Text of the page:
PHOENIX — The Dodgers are going all in this season to commemorate the 30th anniversary of the last team in franchise history to win a World Series, and now fans can sit in the landing spot of the most famous home run in Dodgers history.
Kirk Gibson will be front and center during the first weekend of the season, throwing out the ceremonial first pitch on opening day then having his bobblehead giveaway during the second game of the year. But something that will be around all season is the introduction of the “Kirk Gibson seat,” which is where his home run landed after winning Game 1 of the 1988 World Series.
“Every time I walk into Dodger Stadium I always look at the seat where the ball landed. I personally call it Seat 88,” Gibson said.
The seat in question is Section 302, Row D, Seat 1, though like Gibson the Dodgers have renumbered that seat 88. There are a few oddities, mostly that the seat itself is a seat by loose definition, but rather is actually the end of a bench row. The seat will be painted blue and signed by Gibson, which makes it stand out.
The seat can only be purchased in a pair, and while in many cases the seat right next to it is available that might not always be the case. The pair of seats in the all-you-can-eat pavilion in right field, which normally run for $45 each, plus a commemorative t-shirt are being sold for $300 total, with $200 going to the Kirk Gibson Foundation to raise money to combat Parkinson’s Disease, which Gibson was diagnosed with in 2015.
“I’m on a mission to do what I can to help the many people who are find a cure for the disease, trying to help people understand what they can do to remain fairly symptom-free,” Gibson said. “Any funds I can raise to help speed efforts by many other organizations for good positive markers, I’m very interested in that. The Dodgers have stepped up in a huge fashion to join forces with me and my foundation while celebrating the 30th anniversary of the home run.”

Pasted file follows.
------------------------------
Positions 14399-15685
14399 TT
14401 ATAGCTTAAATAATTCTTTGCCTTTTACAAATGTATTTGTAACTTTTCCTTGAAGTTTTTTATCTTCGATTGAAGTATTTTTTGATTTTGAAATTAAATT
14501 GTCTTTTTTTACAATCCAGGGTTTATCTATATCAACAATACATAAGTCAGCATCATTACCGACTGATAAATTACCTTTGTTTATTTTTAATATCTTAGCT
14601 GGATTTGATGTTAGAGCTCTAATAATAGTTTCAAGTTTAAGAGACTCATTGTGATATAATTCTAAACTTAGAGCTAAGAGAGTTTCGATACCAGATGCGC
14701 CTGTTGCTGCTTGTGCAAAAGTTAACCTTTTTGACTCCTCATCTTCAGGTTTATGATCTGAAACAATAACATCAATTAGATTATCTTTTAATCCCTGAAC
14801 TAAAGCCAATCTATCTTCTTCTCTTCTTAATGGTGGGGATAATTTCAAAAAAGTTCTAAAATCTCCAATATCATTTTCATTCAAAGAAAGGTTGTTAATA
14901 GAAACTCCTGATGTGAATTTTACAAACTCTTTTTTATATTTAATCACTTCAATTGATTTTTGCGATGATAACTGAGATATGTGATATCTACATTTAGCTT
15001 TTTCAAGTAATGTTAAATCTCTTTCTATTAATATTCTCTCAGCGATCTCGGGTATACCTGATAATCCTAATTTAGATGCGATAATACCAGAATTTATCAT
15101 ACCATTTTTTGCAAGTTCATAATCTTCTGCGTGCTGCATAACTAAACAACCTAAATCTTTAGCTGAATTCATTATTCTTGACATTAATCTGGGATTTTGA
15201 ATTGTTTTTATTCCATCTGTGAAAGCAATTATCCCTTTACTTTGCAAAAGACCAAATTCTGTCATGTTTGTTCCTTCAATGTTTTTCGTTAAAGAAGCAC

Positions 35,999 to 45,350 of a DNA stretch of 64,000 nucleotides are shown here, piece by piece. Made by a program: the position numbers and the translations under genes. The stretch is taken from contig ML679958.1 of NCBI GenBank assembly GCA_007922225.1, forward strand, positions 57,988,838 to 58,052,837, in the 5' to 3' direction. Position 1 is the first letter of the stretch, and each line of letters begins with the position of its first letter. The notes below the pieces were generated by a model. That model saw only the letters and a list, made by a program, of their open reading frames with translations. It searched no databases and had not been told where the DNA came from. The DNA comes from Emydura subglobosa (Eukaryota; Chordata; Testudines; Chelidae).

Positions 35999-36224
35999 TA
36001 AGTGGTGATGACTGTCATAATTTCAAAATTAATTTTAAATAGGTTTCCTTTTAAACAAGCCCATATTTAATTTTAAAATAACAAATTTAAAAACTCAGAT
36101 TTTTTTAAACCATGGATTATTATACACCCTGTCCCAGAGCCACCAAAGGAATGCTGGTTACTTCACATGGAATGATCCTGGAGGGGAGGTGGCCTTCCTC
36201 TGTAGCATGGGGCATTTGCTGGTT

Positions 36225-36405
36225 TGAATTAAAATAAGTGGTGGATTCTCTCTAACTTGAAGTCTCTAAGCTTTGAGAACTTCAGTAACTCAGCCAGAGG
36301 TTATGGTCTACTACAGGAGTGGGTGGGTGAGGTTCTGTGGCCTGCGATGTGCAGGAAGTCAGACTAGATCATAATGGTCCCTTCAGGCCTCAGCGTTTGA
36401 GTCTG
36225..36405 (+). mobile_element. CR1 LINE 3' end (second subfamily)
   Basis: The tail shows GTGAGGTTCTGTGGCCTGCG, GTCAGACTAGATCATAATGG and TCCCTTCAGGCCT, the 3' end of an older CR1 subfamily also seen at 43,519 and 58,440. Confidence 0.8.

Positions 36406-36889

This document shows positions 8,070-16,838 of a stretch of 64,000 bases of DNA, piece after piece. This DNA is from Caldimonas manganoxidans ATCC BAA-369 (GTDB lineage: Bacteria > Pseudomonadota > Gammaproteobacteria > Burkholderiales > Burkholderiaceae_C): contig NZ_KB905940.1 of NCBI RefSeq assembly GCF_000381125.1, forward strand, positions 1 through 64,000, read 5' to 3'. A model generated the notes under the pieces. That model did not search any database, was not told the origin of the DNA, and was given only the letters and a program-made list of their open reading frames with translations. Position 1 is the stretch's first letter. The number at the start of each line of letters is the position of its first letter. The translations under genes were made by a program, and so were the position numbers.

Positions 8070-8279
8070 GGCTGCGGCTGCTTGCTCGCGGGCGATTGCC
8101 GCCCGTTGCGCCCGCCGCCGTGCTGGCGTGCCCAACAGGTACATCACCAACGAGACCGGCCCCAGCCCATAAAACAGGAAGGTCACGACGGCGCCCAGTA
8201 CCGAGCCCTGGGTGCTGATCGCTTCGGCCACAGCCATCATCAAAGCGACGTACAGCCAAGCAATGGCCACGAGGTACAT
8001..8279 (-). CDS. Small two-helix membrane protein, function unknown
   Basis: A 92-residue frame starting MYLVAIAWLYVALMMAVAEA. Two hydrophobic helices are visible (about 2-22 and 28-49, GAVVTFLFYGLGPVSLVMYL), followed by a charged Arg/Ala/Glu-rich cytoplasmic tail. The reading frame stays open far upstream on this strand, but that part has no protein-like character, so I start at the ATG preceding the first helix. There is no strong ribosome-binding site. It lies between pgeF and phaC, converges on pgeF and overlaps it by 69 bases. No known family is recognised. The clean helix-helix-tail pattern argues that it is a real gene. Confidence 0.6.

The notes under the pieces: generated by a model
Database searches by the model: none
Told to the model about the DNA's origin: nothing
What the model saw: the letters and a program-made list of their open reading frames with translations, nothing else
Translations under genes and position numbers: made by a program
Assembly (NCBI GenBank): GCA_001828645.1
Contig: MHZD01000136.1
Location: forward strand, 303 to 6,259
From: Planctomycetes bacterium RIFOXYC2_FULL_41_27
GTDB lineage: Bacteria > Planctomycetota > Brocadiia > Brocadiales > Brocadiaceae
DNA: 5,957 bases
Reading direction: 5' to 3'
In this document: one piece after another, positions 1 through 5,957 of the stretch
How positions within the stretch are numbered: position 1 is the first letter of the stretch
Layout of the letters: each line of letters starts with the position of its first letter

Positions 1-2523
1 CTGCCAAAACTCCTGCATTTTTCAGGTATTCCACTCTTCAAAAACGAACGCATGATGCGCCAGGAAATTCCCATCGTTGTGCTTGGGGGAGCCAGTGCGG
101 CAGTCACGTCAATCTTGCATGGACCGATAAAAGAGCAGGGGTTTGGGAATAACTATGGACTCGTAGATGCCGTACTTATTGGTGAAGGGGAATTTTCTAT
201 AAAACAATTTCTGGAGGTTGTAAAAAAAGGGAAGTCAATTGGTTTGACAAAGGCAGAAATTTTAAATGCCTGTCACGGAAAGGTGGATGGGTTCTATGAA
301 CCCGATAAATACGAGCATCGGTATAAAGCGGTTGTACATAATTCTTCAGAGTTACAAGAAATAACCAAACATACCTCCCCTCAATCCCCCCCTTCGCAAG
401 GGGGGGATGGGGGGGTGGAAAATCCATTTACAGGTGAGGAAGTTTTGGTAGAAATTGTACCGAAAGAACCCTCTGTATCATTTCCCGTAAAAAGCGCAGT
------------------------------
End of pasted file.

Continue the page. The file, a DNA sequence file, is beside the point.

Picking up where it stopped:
Gibson said when he was with the Tigers the players were sick of watching highlights of the 1968 World Series, Detroit’s last championship before Gibson and his teammates won it all in 1984. So he understands if there is frustration among Dodgers, who have now gone 29 years without winning a World Series, falling one game short in 2017.
“I told this to Matt Kemp when he was younger. I know they’re tired of watching the home run,” Gibson said. “I encouraged him to top it. I hope somebody tops it and the Dodgers win a World Series.”
But even 30 years later, from a personal standpoint, Gibson hasn’t tired of seeing video of his home run.
“Sometimes I get shy about it because it has been played over and over again but at the same time it gives me goosebumps, shit,” Gibson said. “That was a great moment, and I’m proud to be a part of it. That was just me doing my part on a great team, adding a contribution.”